BY US MARINE CORPS
Iwo Jima Veteran Dies at 91
Lt. Col. Alfred Carroll. (Photo Credit: Joe Rosenthal/Associated Press)
Lt. Col. Alfred "Al" Carroll was a young Marine when he witnessed five men lift the American flag above Iwo Jima on Feb. 23, 1945, during World War II. Carroll died Wednesday. He was 91 years old.
A funeral service was held on Monday at the Leak Memorial Chapel. He was preceded in death by his wife of 62 years, Doris Carroll, and is survived by his daughters, Sandra Howie, Cynthia Wood and Susan Mustin, seven grandchildren and eight great-grand children.
Carroll was only a mile away when the iconic photo was shot of Iwo Jima as five U.S. Marines and one sailor raised the American flag on Mount Suribachi during World War II. The flag could be seen on top of the mountain, rising 500 feet in the air.
Carroll told the Montgomery Advertiser in previous interviews that a celebration erupted down below.
"When the flag went up, it was almost like a football game with all the cheering," Carroll said. "You could hear them all over the island and ships blowing their horns."
Al Carroll talks about his experiences during World War II on Feb. 19, 2015, at his home in Montgomery, Ala. Photo Credit: Mickey Welsh/Montgomery (Ala.) Advertiser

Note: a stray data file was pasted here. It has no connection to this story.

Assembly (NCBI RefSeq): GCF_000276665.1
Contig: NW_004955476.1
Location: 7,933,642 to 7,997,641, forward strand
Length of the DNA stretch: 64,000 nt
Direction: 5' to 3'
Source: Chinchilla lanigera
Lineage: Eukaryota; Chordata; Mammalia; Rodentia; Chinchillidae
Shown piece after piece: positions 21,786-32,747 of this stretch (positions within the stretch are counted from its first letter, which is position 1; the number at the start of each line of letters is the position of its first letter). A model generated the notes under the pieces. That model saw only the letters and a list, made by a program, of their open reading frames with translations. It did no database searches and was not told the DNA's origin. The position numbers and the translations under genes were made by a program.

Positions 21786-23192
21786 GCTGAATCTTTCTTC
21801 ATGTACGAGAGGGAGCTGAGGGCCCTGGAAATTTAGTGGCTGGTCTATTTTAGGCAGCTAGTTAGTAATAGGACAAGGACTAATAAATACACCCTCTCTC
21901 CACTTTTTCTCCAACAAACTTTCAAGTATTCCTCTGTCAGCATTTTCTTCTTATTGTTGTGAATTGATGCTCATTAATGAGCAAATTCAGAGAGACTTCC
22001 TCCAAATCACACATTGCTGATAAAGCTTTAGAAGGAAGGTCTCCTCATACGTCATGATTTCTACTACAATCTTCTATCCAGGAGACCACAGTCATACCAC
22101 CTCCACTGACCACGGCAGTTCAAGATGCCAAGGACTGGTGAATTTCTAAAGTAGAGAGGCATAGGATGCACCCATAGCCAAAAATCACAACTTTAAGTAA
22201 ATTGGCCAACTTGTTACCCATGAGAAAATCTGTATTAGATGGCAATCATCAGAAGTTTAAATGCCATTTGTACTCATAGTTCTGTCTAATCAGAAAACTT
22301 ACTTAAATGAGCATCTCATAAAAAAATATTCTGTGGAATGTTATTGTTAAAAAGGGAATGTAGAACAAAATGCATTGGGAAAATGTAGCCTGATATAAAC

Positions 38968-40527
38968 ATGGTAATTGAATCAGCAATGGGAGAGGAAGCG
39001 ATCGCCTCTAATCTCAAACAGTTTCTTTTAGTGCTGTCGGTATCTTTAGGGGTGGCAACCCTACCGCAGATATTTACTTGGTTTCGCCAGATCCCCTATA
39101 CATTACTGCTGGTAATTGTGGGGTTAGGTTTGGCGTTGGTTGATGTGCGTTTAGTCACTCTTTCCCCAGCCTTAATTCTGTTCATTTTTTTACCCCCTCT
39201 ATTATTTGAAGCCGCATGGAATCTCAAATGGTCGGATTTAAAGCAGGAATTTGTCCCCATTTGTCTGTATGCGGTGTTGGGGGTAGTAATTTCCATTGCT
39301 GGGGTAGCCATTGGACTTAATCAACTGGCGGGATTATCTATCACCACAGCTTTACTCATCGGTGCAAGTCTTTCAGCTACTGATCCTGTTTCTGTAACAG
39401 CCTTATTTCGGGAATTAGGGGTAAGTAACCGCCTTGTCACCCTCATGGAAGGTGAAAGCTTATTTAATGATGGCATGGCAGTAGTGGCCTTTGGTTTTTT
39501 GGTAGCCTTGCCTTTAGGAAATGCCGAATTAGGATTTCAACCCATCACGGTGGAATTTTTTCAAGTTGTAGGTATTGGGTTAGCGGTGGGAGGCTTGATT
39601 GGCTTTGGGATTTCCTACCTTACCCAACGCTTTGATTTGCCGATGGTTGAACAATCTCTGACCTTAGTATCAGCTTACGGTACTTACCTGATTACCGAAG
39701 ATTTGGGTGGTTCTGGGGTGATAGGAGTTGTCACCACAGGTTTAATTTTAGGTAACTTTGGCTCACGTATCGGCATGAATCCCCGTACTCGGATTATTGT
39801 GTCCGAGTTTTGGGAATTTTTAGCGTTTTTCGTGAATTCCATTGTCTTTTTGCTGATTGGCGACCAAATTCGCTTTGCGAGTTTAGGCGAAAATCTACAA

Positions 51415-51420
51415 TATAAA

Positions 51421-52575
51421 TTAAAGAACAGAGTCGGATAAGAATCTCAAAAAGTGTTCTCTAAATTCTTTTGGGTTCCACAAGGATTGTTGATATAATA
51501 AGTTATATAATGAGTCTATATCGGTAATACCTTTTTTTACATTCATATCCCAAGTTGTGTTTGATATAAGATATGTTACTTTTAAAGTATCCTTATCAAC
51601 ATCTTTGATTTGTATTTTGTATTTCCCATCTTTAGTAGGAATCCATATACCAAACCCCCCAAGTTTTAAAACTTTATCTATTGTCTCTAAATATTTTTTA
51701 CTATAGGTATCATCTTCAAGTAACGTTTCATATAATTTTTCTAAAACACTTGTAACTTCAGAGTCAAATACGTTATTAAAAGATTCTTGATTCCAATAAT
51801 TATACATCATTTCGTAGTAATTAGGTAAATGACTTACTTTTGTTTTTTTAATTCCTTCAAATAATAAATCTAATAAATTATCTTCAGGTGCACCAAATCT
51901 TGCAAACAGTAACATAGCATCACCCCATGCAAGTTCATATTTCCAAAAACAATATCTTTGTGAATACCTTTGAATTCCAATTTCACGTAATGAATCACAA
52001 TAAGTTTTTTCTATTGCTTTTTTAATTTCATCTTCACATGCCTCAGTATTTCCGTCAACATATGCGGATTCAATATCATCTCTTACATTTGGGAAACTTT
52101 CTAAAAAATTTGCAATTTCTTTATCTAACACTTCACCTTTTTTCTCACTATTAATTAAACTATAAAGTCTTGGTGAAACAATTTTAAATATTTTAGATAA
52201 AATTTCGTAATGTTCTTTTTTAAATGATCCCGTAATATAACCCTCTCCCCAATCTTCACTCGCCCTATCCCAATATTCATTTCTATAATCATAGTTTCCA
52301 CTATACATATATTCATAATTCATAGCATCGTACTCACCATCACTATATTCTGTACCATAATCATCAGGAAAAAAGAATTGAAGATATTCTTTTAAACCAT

Born in 1925 on a farm in Clayton, north of Montgomery, Carroll entered the Marine Corps at age 18 after he and his two older brothers heard that the Japanese bombed Pearl Harbor. His sisters served in the medical field.
He was 20 and serving in the Marine 4th Division when the flag was raised. Iwo Jima was bombed 70 straight days by B-24s and is considered the bloodiest battle of the war in the Pacific. Carroll would never miss an opportunity to recognize his friends who lost their lives there when sharing his own story.
"My buddies paid the supreme sacrifice and did not have the chance to have a family and come back home like I did," Carroll said. "I've been blessed all my life."
Carroll returned to the island in 1980.
Discharged in 1946 as a corporal, Carroll began working for the Metropolitan Police Department in Washington, D.C., in 1947 before returning to Alabama. He earned his bachelor's and master's degrees from Auburn University and taught criminal justice for 20 years.
He continued to serve in the military for a total of 40 years and retired from the U.S. Air Force Reserve as a lieutenant colonel in 1978. Carroll retired from the USAFR as a civilian 10 years later.
This article was written by Rebecca Burylo, Montgomery (Ala.) Advertiser, October 3, 2016 and originally published by MarinesCorpsTimes.com on October 3, 2016.